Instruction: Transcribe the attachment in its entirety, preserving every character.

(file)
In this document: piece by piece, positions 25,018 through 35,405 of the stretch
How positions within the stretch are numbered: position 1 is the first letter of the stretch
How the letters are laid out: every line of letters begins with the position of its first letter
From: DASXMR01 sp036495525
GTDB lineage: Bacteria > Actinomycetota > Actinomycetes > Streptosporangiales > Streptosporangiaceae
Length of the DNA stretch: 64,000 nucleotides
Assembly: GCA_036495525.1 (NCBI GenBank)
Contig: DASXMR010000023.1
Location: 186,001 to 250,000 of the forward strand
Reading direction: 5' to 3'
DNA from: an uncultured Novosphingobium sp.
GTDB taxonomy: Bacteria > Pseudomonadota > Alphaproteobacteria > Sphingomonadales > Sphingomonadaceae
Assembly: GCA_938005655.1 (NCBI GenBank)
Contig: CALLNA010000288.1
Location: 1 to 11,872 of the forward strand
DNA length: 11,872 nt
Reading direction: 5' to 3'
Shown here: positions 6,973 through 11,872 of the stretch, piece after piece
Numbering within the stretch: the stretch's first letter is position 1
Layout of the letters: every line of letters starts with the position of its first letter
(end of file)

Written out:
In this document: piece by piece, positions 25,018 through 35,405 of the stretch
How positions within the stretch are numbered: position 1 is the first letter of the stretch
How the letters are laid out: every line of letters begins with the position of its first letter
From: DASXMR01 sp036495525
GTDB lineage: Bacteria > Actinomycetota > Actinomycetes > Streptosporangiales > Streptosporangiaceae
Length of the DNA stretch: 64,000 nucleotides
Assembly: GCA_036495525.1 (NCBI GenBank)
Contig: DASXMR010000023.1
Location: 186,001 to 250,000 of the forward strand
Reading direction: 5' to 3'
DNA from: an uncultured Novosphingobium sp.
GTDB taxonomy: Bacteria > Pseudomonadota > Alphaproteobacteria > Sphingomonadales > Sphingomonadaceae
Assembly: GCA_938005655.1 (NCBI GenBank)
Contig: CALLNA010000288.1
Location: 1 to 11,872 of the forward strand
DNA length: 11,872 nt
Reading direction: 5' to 3'
Shown here: positions 6,973 through 11,872 of the stretch, piece after piece
Numbering within the stretch: the stretch's first letter is position 1
Layout of the letters: every line of letters starts with the position of its first letter